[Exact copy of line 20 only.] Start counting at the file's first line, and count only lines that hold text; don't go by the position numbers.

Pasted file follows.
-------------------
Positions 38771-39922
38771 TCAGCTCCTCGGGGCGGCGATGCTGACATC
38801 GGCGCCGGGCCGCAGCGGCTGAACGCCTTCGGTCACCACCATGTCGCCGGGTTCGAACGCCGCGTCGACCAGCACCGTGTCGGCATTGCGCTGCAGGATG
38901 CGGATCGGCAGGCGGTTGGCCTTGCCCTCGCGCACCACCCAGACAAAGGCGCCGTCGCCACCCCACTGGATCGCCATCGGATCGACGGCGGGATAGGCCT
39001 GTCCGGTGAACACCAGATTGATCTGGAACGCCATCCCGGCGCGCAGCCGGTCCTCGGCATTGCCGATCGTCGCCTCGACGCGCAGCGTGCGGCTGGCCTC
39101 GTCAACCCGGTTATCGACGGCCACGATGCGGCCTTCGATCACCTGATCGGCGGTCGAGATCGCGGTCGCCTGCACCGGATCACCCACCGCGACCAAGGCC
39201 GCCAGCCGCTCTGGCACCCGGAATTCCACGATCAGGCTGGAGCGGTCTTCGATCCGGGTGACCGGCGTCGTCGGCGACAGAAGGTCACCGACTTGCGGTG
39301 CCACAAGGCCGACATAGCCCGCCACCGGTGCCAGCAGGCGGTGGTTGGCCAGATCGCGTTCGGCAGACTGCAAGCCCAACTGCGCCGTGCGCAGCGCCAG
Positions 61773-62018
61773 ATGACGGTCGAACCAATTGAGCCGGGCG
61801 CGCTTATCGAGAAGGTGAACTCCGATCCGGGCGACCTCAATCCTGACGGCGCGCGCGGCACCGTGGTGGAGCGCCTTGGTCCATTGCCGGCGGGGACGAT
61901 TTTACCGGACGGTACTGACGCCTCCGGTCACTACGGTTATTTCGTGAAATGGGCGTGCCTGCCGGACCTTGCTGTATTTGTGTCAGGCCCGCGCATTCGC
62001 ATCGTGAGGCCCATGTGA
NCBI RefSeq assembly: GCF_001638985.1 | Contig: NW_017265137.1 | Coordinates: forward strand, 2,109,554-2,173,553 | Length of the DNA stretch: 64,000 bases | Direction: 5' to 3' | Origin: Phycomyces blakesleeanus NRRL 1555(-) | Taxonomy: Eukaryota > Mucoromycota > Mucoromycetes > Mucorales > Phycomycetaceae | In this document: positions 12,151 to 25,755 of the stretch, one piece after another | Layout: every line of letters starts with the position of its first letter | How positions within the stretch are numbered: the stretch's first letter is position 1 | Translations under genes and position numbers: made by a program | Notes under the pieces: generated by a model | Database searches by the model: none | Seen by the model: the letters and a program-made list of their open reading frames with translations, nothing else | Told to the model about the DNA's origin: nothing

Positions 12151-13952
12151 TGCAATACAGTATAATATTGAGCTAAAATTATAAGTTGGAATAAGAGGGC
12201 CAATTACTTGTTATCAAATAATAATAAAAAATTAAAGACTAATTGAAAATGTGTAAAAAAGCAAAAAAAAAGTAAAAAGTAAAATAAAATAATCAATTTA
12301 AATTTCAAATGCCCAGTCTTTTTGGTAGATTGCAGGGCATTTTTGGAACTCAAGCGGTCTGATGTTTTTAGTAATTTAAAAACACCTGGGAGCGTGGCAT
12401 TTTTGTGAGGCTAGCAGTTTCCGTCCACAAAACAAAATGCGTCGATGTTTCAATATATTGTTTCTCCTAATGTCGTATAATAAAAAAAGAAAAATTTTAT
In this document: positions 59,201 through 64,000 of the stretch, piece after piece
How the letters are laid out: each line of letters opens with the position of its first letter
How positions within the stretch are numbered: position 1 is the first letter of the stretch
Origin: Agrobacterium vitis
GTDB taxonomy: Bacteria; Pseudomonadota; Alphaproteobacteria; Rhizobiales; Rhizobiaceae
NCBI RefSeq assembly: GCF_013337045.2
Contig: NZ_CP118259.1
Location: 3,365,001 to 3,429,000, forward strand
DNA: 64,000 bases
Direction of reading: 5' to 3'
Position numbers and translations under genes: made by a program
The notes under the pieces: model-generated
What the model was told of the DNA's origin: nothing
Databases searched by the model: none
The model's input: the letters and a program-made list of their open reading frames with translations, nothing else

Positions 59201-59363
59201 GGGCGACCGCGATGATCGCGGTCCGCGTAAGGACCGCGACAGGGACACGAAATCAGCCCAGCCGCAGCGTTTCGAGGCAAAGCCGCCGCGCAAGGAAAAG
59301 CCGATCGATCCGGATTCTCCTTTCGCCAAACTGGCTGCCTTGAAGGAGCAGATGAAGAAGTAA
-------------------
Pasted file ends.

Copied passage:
In this document: positions 59,201 through 64,000 of the stretch, piece after piece